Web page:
Selling Geneva: How coaches recruit so many athletes

Geneva College may teach Creation in the classroom, but the athletic department was forced to evolve to recruit athletes.

“We were a scholarship program back in the early 90s and 2000s, so obviously that model has changed. We have a lot of coaches still who were here then so we’ve had to re-teach ourselves the recruiting process,” said Athletic Director Van Zanic.

The post evolution of Geneva athletics takes money out of the equation because as a Division III program, there are no athletic scholarships. Schools around the country at this level have only the facilities, academic programs and athletic tradition to market to prospective student-athletes.

The Golden Tornadoes’ growing sports teams confirm Geneva excels at its new method of drawing recruits. The football team is set to grow by 20 next year to an astounding 150 players on the squad. Soccer and baseball are both poised to boast full rosters of 40 each.

The increased numbers are not a sign of neglected academics — kids stick around. Zanic said the department will soon be able to announce retention rates of over 80 percent, which shows coaches are drawing in high numbers of students who want to invest in Geneva.

Nationally-accredited engineering, business and medical programs are highlights for the school because of high-job placement upon graduation. Geneva’s newest basketball recruits serve as a microcosm of what pulls these practical degrees can have on student-athletes.

Of Geneva’s five new basketball players, each falls into one of the above categories — one biology, one accounting and three engineering majors. Head basketball coach Jeff Santarsiero believes his freshmen came to Geneva because of the quality of education, but also partly due to the college’s relative affordability.

“If you’re an engineering major, there’s the Carnegie Mellons, or the Case Westerns, but those come with a price tag,” Santarsiero said.

The coach said there are a few other points he tells recruits about Geneva, such as the importance of the program’s heritage as the ‘Birthplace of College Basketball’ and the recent updates to school facilities.

But according to Santarsiero, what brings athletes to Geneva is the uniqueness of a Christian liberal arts school with an engineering and business focus. Santarsiero is himself a part-time professor who teaches classes in the physical education and sports management departments.

Geneva knows what to emphasize to bring in student-athletes.

“The trick for a coach is to find a niche. Football in particular has found a really nice niche with engineering. There are very few schools in the country that offer football, Christian and engineering,” Zanic said.

Geneva’s academics help draw in students. Once in the door, many students enjoy the unique atmosphere.

“We’re pushing people to come for a visit. Our yield percentage has been pretty good when we get them here, and it says a lot for the campus,” Zanic said.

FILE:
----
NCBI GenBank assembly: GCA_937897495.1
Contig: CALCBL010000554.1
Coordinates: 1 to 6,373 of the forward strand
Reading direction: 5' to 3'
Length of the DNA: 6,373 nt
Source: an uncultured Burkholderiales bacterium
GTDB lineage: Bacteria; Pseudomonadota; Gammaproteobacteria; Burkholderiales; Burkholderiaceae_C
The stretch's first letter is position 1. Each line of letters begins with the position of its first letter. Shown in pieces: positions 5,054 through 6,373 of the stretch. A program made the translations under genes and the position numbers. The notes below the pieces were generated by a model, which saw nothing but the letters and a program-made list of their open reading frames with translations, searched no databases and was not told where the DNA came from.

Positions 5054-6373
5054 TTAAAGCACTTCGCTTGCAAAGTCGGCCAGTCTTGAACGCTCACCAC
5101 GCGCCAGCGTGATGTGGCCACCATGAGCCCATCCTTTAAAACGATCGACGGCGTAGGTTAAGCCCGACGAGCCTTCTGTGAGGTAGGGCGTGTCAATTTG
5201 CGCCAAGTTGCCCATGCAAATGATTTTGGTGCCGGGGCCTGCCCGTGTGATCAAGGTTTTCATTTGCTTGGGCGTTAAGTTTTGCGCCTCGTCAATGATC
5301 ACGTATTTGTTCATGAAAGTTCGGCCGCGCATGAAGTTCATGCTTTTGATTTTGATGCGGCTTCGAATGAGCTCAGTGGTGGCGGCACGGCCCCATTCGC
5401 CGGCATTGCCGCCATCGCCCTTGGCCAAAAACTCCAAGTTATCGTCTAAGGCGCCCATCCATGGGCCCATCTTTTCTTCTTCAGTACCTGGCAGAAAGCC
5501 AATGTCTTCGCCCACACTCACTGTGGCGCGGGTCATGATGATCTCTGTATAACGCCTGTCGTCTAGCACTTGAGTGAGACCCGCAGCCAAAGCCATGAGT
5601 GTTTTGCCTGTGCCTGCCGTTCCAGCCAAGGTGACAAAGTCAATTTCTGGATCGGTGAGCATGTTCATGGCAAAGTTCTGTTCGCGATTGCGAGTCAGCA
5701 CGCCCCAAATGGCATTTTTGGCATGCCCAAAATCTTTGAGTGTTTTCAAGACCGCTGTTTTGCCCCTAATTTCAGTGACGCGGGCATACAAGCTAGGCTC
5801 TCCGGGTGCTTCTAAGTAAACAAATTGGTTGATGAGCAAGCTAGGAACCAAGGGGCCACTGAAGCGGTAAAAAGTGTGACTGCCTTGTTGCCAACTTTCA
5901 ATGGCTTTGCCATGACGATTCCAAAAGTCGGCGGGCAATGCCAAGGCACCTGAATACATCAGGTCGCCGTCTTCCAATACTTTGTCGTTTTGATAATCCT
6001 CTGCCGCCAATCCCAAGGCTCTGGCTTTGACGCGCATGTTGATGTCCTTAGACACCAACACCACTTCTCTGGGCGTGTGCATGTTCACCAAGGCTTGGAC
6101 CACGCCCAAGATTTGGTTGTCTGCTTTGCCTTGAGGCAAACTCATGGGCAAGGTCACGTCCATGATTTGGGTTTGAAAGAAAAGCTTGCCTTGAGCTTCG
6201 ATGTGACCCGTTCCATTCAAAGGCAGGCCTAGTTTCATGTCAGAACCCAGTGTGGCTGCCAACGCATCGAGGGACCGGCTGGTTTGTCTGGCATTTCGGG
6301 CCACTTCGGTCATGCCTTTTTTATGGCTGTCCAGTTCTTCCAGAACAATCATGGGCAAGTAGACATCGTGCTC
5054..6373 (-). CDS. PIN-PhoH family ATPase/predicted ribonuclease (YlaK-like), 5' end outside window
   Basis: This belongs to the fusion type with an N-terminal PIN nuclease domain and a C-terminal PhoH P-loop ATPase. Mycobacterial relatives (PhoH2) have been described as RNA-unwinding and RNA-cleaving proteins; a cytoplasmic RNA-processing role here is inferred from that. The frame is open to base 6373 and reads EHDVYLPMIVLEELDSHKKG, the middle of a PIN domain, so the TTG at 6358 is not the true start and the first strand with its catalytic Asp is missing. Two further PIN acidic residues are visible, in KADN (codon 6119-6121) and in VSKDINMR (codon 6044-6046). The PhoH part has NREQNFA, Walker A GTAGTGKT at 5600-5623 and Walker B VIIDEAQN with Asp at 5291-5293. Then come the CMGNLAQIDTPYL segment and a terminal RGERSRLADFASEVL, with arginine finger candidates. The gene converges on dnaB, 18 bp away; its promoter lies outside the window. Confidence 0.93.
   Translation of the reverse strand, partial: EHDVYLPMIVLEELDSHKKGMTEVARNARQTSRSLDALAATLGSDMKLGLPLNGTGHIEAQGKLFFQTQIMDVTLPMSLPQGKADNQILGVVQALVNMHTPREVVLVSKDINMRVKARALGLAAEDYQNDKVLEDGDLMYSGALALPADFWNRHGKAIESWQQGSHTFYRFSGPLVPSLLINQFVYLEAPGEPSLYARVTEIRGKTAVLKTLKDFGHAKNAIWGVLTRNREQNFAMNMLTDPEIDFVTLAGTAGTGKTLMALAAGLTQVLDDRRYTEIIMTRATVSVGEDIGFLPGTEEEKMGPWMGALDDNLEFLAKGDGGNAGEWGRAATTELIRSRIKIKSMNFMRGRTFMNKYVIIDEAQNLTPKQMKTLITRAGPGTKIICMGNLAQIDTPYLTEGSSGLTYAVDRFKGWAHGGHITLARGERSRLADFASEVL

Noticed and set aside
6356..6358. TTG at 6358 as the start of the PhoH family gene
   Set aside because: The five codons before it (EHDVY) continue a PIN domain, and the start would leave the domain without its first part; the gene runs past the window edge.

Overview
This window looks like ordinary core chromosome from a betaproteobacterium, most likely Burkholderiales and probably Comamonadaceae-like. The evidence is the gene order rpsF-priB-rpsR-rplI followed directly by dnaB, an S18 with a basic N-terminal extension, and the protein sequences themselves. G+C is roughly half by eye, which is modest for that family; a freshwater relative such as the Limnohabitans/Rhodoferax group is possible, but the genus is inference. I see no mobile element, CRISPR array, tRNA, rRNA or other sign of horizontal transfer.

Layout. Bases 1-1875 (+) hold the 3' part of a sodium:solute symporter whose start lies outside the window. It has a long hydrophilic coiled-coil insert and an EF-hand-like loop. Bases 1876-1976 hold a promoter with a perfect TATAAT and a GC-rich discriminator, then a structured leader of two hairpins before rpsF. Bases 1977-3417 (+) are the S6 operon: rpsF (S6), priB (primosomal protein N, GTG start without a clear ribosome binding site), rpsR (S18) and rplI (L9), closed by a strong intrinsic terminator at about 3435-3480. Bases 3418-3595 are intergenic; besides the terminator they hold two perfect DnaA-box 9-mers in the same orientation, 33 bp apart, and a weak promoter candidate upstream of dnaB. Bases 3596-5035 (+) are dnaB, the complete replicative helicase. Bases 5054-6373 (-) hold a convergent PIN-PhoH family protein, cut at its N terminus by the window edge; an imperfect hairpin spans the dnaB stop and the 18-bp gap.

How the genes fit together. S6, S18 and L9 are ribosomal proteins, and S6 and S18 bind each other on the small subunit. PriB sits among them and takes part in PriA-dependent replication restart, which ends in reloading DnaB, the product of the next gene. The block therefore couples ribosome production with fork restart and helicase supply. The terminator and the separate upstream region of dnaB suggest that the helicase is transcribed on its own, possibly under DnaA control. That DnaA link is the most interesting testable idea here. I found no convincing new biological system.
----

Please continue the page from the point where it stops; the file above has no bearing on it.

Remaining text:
This combination of liberal arts education with an accredited engineering program is what brought freshman guard Danny Torok to the Golden Tornadoes’ basketball team.

Torok is an environmental engineering major who grew up within walking distance of rival Grove City College, but after a standout career at Grove City High School, he chose the GTs over his hometown school.

“I was strictly engineering the whole way, looking at a few schools in the area like Penn State Behrend and obviously Geneva. Engineering’s pretty far and few in Western Pennsylvania,” Torok said.

Torok said Geneva tipped the scales when he came for a visit. He met with passionate faculty members and experienced Geneva’s spiritual environment. The school offered the right combination of distance from home coupled with these other elements.

Half way through his first semester and basketball season looming, Torok said he doesn’t regret his decision.

“I enjoy the faculty helping you to find a deeper journey,” Torok said. “They push you to find an interest in something other than just your field.”

Passionate staff and coaches who care and invest in their players is the main goal of Geneva’s academic and athletic staff. When fused with a Christ-centric approach, Geneva found its niche in the post-scholarship recruiting world.

“The diversity of Geneva is really what makes me enjoy my job because I know [when we recruit someone] we have an opportunity to minster to this kid for the next four years,” Zanic said.

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  1. Jimmy Stacks

    The football team will have potentially 150 players???? How many of those players will actually have a shot of playing for Demarco. Over the past few years ive seen alot of sideline cheerleaders.

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